Algae and Man

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Title
Based on lectures presented at the NATO Advanced Study Institute July 22 ??" August 11, 1962 Louisville, Kentucky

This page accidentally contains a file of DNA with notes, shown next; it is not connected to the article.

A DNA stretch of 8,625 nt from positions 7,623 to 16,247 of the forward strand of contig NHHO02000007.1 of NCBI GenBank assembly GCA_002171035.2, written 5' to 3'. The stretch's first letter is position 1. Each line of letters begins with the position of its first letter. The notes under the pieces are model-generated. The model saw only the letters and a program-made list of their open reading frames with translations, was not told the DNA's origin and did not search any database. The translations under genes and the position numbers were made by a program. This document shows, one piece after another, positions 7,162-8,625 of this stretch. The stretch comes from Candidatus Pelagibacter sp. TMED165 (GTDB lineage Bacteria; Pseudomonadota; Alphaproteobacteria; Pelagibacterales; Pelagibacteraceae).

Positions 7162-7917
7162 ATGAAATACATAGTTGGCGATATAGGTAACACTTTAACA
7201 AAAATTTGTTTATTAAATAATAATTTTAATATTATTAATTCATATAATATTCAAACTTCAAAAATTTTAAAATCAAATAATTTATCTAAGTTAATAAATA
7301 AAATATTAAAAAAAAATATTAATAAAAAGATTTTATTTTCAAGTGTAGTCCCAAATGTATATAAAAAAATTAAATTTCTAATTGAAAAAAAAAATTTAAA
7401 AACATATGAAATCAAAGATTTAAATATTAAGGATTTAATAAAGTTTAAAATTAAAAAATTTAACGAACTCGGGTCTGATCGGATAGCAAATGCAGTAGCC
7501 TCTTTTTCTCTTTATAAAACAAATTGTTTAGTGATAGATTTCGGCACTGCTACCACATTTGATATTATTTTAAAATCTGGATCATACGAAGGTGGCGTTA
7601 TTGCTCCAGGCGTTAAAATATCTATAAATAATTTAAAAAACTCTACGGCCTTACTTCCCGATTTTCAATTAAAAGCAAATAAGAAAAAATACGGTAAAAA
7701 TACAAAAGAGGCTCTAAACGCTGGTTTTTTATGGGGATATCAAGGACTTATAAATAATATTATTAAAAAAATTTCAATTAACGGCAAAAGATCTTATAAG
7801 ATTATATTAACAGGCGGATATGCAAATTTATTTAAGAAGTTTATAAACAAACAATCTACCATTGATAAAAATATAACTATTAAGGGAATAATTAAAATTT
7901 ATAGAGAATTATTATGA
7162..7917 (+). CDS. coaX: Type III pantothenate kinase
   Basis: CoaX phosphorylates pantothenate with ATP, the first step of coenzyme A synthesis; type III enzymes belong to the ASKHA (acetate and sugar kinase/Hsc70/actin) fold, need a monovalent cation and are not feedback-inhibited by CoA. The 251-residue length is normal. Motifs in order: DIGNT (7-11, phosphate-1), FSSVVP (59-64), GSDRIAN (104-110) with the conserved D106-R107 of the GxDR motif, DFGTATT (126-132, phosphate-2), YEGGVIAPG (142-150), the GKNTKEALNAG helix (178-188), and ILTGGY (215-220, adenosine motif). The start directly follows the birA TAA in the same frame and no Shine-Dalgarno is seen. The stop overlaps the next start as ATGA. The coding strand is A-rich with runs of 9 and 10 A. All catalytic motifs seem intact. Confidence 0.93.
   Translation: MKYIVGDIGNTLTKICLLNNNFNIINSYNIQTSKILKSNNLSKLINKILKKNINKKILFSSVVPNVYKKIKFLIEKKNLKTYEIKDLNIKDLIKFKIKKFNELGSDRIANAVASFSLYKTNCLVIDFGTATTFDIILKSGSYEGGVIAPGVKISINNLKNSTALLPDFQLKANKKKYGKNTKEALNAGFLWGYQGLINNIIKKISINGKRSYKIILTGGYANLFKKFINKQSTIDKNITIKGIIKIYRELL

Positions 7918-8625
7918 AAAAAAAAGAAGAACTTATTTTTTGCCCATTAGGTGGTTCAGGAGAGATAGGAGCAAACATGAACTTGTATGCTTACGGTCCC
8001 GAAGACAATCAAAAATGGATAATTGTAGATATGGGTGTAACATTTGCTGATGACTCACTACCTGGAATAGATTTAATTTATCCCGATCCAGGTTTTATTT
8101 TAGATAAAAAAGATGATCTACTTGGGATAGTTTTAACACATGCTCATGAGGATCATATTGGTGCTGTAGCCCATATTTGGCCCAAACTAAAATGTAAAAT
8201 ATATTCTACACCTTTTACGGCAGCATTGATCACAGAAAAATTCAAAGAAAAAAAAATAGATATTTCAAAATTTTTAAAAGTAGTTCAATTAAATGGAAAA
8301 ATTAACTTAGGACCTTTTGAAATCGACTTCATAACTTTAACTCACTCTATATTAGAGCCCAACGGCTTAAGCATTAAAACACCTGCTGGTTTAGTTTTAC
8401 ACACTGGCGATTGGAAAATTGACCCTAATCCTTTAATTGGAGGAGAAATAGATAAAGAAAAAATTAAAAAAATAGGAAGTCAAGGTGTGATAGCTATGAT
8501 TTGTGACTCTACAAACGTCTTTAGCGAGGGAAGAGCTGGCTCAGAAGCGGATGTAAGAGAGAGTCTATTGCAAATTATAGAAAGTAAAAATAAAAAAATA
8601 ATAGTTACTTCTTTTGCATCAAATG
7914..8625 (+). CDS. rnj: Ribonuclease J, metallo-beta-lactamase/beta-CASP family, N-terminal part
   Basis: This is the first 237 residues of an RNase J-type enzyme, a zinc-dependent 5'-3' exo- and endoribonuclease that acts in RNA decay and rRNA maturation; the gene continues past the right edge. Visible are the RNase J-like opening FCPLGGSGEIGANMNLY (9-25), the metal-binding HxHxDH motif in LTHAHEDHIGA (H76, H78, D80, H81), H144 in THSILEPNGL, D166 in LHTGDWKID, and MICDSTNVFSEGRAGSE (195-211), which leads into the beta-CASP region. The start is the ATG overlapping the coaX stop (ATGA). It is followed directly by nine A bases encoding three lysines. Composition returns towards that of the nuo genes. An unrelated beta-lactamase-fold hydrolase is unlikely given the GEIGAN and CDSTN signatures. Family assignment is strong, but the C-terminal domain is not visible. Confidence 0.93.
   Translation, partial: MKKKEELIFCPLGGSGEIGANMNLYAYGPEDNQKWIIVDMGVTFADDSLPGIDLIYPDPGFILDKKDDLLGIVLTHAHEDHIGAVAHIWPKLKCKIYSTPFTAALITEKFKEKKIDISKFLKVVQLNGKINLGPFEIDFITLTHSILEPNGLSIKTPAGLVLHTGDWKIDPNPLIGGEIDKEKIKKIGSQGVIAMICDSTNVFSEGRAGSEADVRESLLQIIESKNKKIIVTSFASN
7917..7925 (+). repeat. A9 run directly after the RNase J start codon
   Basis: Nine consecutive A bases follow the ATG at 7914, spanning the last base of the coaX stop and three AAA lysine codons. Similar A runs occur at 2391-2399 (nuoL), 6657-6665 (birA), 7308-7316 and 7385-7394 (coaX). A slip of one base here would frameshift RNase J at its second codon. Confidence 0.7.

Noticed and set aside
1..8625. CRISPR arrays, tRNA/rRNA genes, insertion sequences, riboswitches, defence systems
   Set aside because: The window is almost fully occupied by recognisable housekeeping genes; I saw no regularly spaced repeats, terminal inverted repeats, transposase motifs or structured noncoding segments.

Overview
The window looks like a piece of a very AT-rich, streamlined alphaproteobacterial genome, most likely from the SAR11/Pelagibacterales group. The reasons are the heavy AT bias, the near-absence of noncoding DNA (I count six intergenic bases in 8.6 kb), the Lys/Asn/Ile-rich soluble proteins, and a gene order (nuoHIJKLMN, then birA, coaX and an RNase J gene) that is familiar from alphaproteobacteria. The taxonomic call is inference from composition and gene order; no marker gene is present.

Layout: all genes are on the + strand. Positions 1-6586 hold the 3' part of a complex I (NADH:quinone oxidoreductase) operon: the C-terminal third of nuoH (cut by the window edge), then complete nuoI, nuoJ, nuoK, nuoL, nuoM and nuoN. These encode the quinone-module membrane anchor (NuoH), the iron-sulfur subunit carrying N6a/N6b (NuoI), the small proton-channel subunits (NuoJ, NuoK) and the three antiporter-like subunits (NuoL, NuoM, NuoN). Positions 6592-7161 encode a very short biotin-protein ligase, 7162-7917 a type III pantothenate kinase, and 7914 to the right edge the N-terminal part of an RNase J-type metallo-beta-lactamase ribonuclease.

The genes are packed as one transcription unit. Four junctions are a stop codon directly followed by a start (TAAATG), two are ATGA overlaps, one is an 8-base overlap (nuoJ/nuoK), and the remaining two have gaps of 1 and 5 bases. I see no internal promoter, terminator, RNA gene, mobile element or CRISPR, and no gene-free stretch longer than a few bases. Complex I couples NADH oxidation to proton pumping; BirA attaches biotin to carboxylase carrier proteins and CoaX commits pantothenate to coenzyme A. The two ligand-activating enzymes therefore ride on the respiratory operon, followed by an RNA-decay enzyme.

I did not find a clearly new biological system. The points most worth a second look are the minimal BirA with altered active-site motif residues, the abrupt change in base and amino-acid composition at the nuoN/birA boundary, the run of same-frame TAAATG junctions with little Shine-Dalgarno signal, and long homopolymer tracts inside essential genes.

With the continuous increase in human population and its constant demands on the aquatic environment, there has been a compounding of the interrelationships between algae and man. These relatively simple green plants not too long ago were often considered as merely biological curiosities. Within the past twenty-five years, with advances in technology and the increased eutrophication of lakes and streams, the interplay between algae and man has become more complex and more im� portant. Problems of taste, odor, toxicity, or obnoxious growth caused by algae are unfortunately quite familiar to the water supplier and to the public health worker. Algae have met their role in the space age as a possible source for food or as a gas ex� changer. In order to explore any of these practical problems, it is essential to have adequate, basic knowledge of algal taxonomy, physiology, cytogenetics and ecology. This book is the outgrowth of a North Atlantic Treaty Organi� zation Advanced Study Institute in which authorities in both the applied and basic fields of phycology, as well as in cognate disci� plines, met and discussed various topics related to algae. It is of significance to note that this was the first NATO Advanced Study Institute to be held in the United States and that it had for its theme a subject which is of import for the welfare of all mankind.